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New Logo for SMITH
 

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Noted Jan. 14, 2015 by Armin

Industry / Consumer products Tags /

About

(Est. 1965) “Originating from Sun Valley, Idaho, SMITH was founded in 1965 with the invention of the first snow goggle featuring a sealed thermal lens and breathable vent foam. With 50 years of innovation and design experience, SMITH is widely known today as an industry leader that pioneers advanced eyewear and helmets that incorporate dynamic technologies, optimized performance and clean styling to fuel fun beyond walls. SMITH seeks to power thrilling experiences in snow, surf, bike, fish and peak performance outdoor adventures with a comprehensive collection that exudes modern style and vibrant personality. To SMITH, the experience is everything.”

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Related links

SMITH press release

Relevant quote
As a declaration to our future progress, we are proud to announce the new visual identity of SMITH. Following a refined brand platform that modernizes our beliefs, values, and who we stand for, SMITH will re-launch our entire product range in January 2015 with a new logo and brand presentation. With clean, modern and refined letterforms, the updated logo hearkens back to our original identity and speaks to the fundamental tenets of our brand: performance, movement, and essential design.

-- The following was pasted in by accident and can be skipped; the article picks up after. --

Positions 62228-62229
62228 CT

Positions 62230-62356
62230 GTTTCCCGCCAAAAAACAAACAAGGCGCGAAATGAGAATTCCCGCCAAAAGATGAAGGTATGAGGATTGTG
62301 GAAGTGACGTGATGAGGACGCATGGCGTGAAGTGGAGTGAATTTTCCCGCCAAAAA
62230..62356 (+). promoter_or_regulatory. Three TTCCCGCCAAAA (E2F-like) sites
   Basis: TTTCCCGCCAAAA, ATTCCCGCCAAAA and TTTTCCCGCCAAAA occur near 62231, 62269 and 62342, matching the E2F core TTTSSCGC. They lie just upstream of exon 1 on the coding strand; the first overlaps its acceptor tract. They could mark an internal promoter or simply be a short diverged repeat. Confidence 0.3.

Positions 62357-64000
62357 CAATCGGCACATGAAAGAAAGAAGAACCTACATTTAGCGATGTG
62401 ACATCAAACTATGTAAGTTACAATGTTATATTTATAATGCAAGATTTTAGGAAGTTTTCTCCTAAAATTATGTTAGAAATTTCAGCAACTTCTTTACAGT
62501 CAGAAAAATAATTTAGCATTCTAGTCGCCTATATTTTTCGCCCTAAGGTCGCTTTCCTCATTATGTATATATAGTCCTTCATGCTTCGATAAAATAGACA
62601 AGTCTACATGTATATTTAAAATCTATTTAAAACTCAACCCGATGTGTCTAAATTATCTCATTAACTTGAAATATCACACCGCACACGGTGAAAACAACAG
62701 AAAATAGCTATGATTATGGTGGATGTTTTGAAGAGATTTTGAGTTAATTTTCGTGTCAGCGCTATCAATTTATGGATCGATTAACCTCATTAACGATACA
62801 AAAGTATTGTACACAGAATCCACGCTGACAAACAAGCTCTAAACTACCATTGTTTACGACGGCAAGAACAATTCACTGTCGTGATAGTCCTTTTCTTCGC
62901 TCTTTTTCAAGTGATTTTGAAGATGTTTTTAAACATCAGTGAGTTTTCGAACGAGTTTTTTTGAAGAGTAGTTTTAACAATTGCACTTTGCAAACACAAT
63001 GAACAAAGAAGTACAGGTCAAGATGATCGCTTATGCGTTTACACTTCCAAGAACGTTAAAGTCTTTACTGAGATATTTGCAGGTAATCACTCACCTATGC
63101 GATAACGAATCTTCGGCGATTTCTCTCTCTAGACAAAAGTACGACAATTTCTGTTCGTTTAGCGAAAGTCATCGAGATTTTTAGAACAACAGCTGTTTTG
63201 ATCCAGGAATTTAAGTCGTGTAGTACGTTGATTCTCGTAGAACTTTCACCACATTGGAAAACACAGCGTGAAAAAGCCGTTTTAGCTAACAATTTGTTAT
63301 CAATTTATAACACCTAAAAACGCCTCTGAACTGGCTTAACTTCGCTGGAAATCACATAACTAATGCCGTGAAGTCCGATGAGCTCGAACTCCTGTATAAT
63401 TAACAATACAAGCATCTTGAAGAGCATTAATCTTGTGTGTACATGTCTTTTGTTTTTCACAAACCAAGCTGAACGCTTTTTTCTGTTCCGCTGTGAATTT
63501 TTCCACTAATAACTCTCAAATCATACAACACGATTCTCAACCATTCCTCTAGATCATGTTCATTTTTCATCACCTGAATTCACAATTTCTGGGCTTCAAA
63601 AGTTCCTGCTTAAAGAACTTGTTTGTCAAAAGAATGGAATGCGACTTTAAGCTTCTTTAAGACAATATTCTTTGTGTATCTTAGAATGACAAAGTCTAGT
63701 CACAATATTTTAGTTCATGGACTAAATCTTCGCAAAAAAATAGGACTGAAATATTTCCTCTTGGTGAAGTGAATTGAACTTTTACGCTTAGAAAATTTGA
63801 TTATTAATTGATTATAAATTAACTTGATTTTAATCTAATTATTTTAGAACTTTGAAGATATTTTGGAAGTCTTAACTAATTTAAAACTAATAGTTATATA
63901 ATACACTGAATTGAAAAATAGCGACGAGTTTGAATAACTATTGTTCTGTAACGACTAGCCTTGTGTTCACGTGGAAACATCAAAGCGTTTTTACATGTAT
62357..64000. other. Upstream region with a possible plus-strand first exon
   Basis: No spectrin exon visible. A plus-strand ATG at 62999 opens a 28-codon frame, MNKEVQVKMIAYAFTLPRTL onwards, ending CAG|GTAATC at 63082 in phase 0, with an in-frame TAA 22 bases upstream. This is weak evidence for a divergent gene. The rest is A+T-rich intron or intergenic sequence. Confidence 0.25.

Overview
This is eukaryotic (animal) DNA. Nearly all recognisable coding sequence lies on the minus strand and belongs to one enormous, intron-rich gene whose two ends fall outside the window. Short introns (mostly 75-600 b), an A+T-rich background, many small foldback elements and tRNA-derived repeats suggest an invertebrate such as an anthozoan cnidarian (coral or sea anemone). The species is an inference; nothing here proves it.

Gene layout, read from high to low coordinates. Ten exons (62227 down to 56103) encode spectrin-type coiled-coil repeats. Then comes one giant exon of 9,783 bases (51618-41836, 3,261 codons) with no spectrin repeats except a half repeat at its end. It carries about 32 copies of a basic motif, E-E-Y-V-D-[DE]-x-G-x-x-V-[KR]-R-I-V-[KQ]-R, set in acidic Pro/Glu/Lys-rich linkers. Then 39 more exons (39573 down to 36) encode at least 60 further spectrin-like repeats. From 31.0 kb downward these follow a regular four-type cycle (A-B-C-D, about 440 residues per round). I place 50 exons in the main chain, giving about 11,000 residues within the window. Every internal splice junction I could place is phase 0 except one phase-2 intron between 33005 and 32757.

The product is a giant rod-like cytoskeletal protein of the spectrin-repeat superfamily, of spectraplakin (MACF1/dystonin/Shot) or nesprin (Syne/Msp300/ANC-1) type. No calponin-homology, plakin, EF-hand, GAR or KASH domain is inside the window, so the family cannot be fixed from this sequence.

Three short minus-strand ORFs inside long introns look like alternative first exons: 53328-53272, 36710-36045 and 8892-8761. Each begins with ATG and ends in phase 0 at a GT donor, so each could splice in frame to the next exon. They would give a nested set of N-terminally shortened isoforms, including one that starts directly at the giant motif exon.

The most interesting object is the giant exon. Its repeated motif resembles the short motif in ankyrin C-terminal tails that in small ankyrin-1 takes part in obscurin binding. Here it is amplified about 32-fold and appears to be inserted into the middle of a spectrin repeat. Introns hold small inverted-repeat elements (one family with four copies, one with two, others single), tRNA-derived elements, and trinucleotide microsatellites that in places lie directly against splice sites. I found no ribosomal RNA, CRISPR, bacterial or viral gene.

SMITH press release

Images (opinion after)
New Logo for SMITH
Logo detail.
New Logo for SMITH
Brand timeline. Open image in new tab/window for bigger view.
Brand video. Logo evolution/animation at the end.
Opinion

One reason I know about SMITH is because of this mid-1990s rock with their logo on it, created by Hornall Anderson Design Works. It's one of the first "design" pieces I remember being impressed by. A lot has, apparently, changed in their brand since then. The most recent logo went a little overboard with the surfer/boarder appeal and looked a bit similar to some of the scribbly identity stuff Quicksilver has done, except much more ugly. The new logo goes back to the simple, streamlined approach of past logos but has little to offer in terms of newness, innovation, or interest. It's fairly bland and the "S" stands out like a sore, cropped thumb. Maybe I'm missing some obvious reference in the cut of the "S"? Regardless, this is simplicity not at its best.

Thanks to Glenn Sakamoto for the tip.

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